An Extra 27 Minutes Can Make A Difference

Sleep and academic performance in school age children

Several studies have been conducted regarding the importance and function of sleep, each addressing if we get enough of it, how it effects our moods, weight, health, and cognitive abilities – in general its impact on our overall performance.

We incur a consistent sleep deficit in our fast paced, overbooked, multi-task lifestyles. Prolonged exposure to computers, television, and other types of media add to the detriment.

We’re moodier and more volatile without a functional minimum of six hours. But some require more rest than others, as sleep is necessary for cellular repair and mental recuperation. Yet we habitually ignore our instinct to prioritize one of the more health-benefiting and cost-free pleasures in life – sleep. Even to a point where we put lives in danger.

Both the National Sleep Foundation and the AAA Foundation for Traffic Safety have reported one in seven drivers between the ages of 16 to 24 admit to driving while impaired by drowsiness in the last year, which based on some research is as statistically dangerous as being distracted or operating a vehicle while inebriated. Additionally, one in 10 licensed drivers confess to nodding off at the wheel.

As adults, we feel we can suck it up and struggle through it. Unfortunately, the overscheduling of our daily lives seems to have bled over into our children. There are several signs that indicate parents have overwhelmed their children with one too many activities.

For example, when was the last time you noticed your child doing absolutely nothing, frolicking about in the backyard carefree with one of their friends? Has the car become like a second home? Are your kids frequently irritable and anxious? Are mealtimes synonymous with a drive-thru?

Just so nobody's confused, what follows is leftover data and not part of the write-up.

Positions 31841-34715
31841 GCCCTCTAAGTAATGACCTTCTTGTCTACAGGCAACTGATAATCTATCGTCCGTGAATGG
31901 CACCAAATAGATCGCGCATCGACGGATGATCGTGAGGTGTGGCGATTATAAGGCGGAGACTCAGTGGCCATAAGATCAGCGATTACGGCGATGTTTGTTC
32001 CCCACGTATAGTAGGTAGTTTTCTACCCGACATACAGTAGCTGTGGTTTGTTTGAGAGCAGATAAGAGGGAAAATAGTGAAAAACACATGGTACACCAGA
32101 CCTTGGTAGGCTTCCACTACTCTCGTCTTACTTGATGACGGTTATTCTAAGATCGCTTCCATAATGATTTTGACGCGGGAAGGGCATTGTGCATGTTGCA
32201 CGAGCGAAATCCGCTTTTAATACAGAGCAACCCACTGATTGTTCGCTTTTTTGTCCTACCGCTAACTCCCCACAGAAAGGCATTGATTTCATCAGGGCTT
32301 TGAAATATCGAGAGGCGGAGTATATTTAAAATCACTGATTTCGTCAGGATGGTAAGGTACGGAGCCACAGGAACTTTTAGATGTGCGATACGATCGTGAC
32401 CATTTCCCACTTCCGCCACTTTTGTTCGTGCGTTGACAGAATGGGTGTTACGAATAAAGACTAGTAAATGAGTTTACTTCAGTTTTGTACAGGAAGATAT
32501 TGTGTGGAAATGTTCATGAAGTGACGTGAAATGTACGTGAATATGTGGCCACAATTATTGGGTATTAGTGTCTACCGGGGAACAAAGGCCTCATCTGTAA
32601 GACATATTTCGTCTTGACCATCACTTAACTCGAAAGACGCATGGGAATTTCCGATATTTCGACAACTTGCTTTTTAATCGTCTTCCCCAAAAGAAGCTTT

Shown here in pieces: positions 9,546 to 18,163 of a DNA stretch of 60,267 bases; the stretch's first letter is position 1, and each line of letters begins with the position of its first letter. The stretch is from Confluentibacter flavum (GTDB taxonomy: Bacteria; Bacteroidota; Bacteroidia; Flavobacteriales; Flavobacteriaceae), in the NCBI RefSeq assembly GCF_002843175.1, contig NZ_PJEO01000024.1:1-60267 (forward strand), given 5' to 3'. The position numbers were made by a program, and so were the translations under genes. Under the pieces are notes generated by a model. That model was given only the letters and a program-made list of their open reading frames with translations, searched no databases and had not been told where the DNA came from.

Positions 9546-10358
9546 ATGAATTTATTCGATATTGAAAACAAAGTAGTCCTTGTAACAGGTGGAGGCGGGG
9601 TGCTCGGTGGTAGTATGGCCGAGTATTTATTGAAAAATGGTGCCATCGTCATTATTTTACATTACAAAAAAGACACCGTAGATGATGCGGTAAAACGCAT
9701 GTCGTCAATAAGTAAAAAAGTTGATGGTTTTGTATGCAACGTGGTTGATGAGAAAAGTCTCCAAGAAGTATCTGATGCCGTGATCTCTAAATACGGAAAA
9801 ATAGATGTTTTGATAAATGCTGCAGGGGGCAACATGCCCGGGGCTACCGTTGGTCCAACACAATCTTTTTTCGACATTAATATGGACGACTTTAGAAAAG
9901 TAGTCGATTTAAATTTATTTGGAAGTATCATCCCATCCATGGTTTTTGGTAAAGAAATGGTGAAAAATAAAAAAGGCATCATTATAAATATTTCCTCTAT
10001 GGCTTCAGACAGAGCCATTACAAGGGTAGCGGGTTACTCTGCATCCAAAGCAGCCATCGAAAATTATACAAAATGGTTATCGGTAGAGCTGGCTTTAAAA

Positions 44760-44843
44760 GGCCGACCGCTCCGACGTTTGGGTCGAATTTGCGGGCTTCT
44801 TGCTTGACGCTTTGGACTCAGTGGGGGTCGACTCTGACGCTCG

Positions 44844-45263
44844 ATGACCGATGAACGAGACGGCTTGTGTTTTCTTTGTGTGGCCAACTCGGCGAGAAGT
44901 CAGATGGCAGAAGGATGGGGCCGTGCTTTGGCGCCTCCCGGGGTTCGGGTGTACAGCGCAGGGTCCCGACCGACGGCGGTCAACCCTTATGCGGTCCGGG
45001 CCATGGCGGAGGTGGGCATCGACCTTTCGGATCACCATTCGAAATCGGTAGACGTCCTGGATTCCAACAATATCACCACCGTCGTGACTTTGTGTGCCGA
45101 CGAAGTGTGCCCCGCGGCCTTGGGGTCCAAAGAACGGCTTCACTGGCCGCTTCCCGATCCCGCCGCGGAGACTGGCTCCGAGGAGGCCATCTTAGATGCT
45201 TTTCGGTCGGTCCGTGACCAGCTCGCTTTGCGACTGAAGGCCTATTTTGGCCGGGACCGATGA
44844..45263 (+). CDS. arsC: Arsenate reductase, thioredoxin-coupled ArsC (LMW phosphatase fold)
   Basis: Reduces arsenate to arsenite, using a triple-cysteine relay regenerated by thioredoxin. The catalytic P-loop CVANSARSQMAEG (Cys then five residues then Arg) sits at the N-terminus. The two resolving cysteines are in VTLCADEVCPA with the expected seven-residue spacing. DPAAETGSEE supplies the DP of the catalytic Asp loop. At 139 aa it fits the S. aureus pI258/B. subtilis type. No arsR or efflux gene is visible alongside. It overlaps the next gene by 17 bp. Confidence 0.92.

Have your child’s grades started to drop? Grades can slip for several reasons, including simply struggling with the material. School should be a priority, but often the extracurricular activities they have jammed into their daily calendar can take away from that – inhibiting necessary study time, which these days can average up to two or more hours a night.

Based on a Bernards Township School District Study, they found 47 percent of sixth graders were completing up to two hours of homework a night. The average age of a sixth grader is 11.

Ideally, you want your kid to enjoy and reap the benefits of band practice, cheerleading, soccer, drama club, and the half-dozen other activities they’ve committed to. The problem is the expectation of that constant level of performance may be unrealistic. Children, and to be honest we too, are not built to run on all cylinders all the time. And what about the impact of the stress and lack of sleep they endure in order to meet the demands of the multiple tasks?

Children require more sleep than adults, with the logical consideration their minds and bodies are still developing. Children aged 7 to 12 need 10 to 11 hours, while 12 to 18-year olds need at least eight to nine hours per day.

A study in Pediatrics found the key to more academic success for school-aged children was not extra flute lessons but 27 additional minutes of sleep per night. The “Impact of Sleep Extension and Restriction on Children’s Emotional Lability and Impulsivity” examined the impact of moderate sleep extensions and restrictions on child behavior.

Emotional lability is the inability to control expression of emotions or regularly displaying emotions that are disproportionate to what is occurring such as ill-timed fits of laugher. The condition can be a sign something is cognitively amiss.

Researchers found 27 additional minutes of sleep among children ages 7 to 11 resulted in significant improvement in their ability to regulate their emotions, limiting restless-impulsive behavior and daytime sleepiness. Conversely, children who decreased their sleep by 54 minutes were associated with detectable emotional deterioration. Study authors said the findings support the importance of sleep among school-age children and the need for greater efforts to eliminate child sleep problems.

Well-rested children can allow educators to teach more often in lieu of having to stop and start, correcting the exhaustion-fueled behavioral problems. Children are also more alert and prepared for learning when they are not overscheduled and stressed.

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